The Serbian Order of St. Sava - Detail, oval enamelled portrait of the Prince Bishop St. Sava (Rastko Nemanjić). Coll-1146 - Medals, awards and decorations of William Hunter

The Serbian Order of St. Sava – Detail, oval enamelled portrait of the Prince Bishop St. Sava (Rastko Nemanjić). Coll-1146 – Medals, awards and decorations of William Hunter

St. Sava is most important saint of the Serbian Orthodox Church and the patron saint of Serbia. The Order of St. Sava was a decoration instituted by the Serbian King, Milan I (1854-1901), in 1883. The Order was established to recognize civilians for meritorious achievements to the Church, to arts and sciences, the royal house and the state. In 1914 a change was made permitting military personnel to receive the honour for military merit. After the ending of the First World War, the Order of St Sava was awarded by the king of then-Yugoslavia until the abolishment of the monarchy in 1945 (Serbia had been a part of the Kingdom then Republic of Yugoslavia between 1918 and the early 1990s).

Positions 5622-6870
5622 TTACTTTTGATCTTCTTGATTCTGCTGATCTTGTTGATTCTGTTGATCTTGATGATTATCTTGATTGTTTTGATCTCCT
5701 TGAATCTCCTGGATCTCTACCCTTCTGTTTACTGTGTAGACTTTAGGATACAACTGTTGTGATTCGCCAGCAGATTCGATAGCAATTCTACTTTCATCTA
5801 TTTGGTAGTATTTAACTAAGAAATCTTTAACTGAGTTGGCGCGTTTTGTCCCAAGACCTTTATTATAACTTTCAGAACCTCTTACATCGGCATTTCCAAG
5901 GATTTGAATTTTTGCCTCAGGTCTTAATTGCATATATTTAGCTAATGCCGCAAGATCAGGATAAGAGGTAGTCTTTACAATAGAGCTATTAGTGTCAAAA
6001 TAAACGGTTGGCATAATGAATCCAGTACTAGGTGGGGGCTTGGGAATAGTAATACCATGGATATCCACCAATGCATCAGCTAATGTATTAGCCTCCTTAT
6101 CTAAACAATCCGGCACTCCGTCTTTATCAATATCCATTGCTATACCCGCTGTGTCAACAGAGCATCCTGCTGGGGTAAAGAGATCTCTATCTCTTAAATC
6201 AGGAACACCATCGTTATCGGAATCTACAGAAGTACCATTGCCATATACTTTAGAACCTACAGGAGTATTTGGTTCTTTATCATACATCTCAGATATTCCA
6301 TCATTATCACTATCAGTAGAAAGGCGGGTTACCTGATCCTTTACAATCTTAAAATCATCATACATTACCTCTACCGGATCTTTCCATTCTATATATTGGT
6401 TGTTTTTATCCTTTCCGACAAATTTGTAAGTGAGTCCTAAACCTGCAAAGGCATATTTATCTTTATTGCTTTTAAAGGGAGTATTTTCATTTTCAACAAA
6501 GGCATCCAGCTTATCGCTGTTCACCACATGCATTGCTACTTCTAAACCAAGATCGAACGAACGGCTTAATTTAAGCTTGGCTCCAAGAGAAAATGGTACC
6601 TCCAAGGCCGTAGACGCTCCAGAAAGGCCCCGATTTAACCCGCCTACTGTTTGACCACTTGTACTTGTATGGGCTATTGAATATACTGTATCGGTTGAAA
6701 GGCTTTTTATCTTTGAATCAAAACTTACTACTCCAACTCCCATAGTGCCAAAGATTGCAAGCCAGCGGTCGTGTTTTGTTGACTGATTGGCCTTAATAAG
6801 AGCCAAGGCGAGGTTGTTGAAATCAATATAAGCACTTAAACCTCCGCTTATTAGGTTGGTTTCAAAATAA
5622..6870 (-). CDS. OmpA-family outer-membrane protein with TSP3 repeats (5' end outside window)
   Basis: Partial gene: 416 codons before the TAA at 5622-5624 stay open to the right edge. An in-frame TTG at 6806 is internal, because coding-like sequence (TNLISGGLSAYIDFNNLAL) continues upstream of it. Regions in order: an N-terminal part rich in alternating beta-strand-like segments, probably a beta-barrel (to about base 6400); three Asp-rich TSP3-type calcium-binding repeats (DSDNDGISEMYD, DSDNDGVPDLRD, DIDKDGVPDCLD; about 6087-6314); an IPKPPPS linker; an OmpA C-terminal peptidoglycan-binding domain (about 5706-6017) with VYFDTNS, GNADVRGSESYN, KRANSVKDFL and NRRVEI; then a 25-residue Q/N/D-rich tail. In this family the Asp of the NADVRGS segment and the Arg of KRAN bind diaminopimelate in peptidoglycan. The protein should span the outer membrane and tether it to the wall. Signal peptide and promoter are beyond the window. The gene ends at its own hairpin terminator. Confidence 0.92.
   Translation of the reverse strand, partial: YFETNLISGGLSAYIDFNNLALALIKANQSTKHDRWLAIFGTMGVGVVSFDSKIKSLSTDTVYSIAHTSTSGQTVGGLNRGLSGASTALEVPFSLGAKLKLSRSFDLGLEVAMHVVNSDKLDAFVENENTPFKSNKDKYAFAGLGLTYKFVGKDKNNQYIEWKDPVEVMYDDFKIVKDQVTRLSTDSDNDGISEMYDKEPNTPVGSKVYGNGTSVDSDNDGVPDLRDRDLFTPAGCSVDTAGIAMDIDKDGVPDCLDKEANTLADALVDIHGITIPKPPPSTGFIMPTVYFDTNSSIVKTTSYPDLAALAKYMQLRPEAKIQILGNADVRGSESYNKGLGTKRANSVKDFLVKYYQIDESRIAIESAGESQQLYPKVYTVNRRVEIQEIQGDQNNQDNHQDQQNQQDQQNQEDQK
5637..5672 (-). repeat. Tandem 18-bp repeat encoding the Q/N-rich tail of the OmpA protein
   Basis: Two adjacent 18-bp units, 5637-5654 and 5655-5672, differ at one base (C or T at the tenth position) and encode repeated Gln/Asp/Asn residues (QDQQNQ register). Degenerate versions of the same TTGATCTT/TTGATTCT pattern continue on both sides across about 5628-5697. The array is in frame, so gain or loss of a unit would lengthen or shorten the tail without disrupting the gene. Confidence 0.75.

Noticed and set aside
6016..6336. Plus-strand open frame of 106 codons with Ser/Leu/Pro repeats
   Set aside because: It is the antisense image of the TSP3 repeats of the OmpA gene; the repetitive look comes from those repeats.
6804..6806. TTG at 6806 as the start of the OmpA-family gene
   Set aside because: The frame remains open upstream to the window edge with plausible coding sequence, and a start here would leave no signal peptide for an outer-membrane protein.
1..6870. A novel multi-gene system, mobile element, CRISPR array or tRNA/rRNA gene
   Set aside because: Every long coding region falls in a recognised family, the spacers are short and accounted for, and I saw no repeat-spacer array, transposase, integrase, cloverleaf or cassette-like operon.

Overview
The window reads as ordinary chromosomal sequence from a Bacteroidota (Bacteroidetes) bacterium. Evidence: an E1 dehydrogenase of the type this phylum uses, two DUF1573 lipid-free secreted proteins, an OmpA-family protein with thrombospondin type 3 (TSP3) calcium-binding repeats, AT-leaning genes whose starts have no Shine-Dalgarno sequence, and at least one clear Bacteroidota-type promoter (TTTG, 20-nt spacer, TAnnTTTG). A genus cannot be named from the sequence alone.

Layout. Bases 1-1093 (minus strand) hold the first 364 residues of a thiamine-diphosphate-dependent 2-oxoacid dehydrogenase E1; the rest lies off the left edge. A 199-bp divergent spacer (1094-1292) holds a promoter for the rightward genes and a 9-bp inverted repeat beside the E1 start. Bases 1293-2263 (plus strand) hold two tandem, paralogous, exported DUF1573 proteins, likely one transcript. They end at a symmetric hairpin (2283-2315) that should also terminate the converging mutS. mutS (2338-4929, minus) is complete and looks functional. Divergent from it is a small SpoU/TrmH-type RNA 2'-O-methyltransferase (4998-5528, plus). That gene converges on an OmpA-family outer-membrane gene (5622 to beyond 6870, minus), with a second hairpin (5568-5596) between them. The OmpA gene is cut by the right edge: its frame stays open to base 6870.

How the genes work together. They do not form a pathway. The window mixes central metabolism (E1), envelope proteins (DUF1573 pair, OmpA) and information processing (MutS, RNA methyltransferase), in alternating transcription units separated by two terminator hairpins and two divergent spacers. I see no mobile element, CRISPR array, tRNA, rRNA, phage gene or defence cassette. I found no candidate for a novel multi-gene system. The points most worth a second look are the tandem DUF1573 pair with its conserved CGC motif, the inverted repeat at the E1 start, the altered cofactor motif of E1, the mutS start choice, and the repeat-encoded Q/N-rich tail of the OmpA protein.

The Serbian Order of St. Sava - Detail. Coll-1146 - Medals, awards and decorations of William Hunter

The Serbian Order of St. Sava – Detail, Serbian Eagle and Cross. Coll-1146 – Medals, awards and decorations of William Hunter

Five grades of the Order of St. Sava were awarded: Grand Cross, Grand Officer, Commander, Officer and Knight. Other very varied recipients of the Order were Nikola Tesla (electrical engineer, physicist 1856-1943), Peter Norman Nissen (mining engineer, developer of pre-fab’ shelter 1871-1930) and Helen Keller (author, political activist, lecturer 1880-1968).

BannerHunter’s published work includes: Oral sepsis as a cause of ‘Septic gastritis’, ‘Toxic neuritis’ and other septic conditions (1901); Pernicious anaemia: its pathology, septic origin, symptoms, diagnosis, and treatment. Based upon original investigations (1901); A research into epidemic and epizootic plague (1904); Severest anaemias. Their infective nature, diagnosis and treatment (1909); Historical account of Charing Cross hospital and medical school (University of London): original plan and statutes, rise and progress (1914); and, The Serbian epidemics of typhus and relapsing fever in 1915: Their Origin, Course, and Preventive Measures employed for their Arrest  (1920).

The Serbian Order of St. Sava - Medallion/badge with ribbon. Coll-1146 - Medals, awards and decorations of William Hunter